11. Dopamine therapy does not affect cerebral autoregulation during hypotension in newborn piglets.

    Directory of Open Access Journals (Sweden)

    Vibeke Ramsgaard Eriksen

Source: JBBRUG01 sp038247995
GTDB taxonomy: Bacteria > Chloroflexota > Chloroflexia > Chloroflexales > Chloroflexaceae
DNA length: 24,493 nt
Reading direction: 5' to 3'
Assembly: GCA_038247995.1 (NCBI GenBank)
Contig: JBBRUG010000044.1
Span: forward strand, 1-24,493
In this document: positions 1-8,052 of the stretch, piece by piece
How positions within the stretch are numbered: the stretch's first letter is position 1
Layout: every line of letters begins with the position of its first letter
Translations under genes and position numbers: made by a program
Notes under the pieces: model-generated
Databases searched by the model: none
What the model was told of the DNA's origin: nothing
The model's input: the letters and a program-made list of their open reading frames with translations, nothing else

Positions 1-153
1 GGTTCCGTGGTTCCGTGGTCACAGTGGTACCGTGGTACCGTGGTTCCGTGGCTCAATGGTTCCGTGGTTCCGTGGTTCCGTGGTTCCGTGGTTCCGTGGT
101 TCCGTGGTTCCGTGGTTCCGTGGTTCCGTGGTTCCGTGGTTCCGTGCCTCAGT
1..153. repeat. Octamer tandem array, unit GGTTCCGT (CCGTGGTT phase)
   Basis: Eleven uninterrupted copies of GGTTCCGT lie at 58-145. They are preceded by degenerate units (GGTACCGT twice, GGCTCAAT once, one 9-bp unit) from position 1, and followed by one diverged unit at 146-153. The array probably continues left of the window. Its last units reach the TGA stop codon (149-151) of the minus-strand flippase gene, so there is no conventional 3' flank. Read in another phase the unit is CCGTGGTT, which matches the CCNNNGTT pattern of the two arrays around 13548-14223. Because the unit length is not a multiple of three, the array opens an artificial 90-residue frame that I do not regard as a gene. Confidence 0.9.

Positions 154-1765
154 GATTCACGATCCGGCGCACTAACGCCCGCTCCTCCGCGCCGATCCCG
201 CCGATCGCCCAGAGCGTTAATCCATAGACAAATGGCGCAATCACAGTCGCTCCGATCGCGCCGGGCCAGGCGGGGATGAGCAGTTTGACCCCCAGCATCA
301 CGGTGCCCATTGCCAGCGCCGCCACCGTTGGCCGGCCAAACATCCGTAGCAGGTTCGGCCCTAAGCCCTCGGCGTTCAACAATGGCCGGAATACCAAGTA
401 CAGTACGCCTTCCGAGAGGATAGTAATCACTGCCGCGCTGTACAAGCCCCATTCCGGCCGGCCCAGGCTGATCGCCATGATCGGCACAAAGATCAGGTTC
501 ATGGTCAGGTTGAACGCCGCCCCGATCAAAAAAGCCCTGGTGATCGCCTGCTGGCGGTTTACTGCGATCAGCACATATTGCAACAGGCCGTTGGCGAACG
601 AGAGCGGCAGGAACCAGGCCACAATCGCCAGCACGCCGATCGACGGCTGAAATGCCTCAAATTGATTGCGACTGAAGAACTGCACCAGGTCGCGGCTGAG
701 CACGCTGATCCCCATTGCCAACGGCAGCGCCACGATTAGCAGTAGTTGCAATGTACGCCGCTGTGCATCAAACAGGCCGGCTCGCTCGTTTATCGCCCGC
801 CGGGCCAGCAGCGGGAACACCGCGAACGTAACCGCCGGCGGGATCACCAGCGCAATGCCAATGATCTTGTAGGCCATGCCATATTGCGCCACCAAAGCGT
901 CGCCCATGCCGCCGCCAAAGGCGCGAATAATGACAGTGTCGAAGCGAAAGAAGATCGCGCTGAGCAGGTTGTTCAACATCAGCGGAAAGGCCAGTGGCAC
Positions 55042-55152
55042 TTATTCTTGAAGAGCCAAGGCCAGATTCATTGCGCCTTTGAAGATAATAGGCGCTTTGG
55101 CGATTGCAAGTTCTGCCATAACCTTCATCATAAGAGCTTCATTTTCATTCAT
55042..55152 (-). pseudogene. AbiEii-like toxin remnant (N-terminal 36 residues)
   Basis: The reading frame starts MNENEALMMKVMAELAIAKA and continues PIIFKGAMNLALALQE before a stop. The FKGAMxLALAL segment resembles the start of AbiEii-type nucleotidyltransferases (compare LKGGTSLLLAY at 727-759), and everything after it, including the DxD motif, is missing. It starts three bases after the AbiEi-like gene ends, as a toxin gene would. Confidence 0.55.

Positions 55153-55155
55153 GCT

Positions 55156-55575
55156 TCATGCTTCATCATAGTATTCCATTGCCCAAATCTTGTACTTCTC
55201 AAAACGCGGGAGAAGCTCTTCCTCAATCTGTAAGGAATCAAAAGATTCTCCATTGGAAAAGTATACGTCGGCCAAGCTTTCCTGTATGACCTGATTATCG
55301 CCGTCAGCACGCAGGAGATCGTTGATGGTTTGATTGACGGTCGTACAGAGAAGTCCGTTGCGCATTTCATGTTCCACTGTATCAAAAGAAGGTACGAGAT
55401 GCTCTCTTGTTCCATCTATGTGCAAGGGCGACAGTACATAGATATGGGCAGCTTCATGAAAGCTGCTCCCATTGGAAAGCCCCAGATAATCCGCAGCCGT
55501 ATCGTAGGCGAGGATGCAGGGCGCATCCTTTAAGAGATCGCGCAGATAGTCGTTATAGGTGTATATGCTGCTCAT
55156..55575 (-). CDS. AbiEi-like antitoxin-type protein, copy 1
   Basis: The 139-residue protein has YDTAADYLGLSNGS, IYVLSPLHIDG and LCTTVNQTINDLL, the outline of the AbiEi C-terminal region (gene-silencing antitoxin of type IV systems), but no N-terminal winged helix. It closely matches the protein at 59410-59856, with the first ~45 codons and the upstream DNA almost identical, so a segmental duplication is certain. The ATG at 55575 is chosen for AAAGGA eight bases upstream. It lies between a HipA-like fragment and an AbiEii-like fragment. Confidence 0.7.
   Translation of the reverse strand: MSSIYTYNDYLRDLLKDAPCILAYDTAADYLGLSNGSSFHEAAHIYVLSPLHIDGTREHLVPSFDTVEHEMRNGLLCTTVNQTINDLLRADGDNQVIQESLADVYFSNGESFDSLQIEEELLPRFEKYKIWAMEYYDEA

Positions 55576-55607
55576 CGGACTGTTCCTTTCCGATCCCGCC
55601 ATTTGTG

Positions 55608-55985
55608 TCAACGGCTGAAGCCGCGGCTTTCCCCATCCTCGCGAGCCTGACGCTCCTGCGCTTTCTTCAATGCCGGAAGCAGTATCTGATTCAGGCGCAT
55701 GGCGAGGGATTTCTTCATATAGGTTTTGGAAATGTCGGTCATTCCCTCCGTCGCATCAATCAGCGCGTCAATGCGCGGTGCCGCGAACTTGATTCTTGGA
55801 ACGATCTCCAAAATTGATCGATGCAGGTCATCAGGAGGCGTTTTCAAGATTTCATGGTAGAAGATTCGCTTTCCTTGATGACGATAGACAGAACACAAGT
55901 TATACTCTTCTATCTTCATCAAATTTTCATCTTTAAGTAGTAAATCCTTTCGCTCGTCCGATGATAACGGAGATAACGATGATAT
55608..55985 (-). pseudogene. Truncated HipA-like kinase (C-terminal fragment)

Full Text Available Hypotensive neonates who have been treated with dopamine have poorer neurodevelopmental outcome than those who have not been treated with dopamine. We speculate that dopamine stimulates adrenoceptors on cerebral arteries causing cerebral vasoconstriction. This vasoconstriction might lead to a rightward shift of the cerebral autoregulatory curve; consequently, infants treated with dopamine would have a higher risk of low cerebral blood flow at a blood pressure that is otherwise considered "safe".In anaesthetized piglets, perfusion of the brain, monitored with laser-doppler flowmetry, and cerebral venous saturation was measured at different levels of hypotension. Each piglet was studied in two phases: a phase with stepwise decreases in MAP and a phase with stepwise increases in MAP. We randomized the order of the two phases, whether dopamine was given in the first or second phase, and the infusion rate of dopamine (10, 25, or 40 μg/kg/min. In/deflation of a balloon catheter, placed in vena cava, induced different levels of hypotension. At each level of hypotension, fluctuations in MAP were induced by in/deflations of a balloon catheter in descending aorta.During measurements, PaCO2 and arterial saturation were stable. MAP levels ranged between 14 and 82 mmHg. Cerebral autoregulation (CA capacity was calculated as the ratio between %-change in cerebrovascular resistance and %-change in MAP induced by the in/deflation of the arterial balloon. A breakpoint in CA capacity was identified at a MAP of 38±18 mmHg without dopamine and at 44±18, 31±14, and 24±14 mmHg with dopamine infusion rates of 10, 25, and 40 μg/kg/min (p = 0.057. Neither the index of steady-state cerebral perfusion nor cerebral venous saturation were affected by dopamine infusion.Dopamine infusion tended to improve CA capacity at low blood pressures while an index of steady-state cerebral blood flow and cerebral venous saturation were unaffected by dopamine infusion. Thus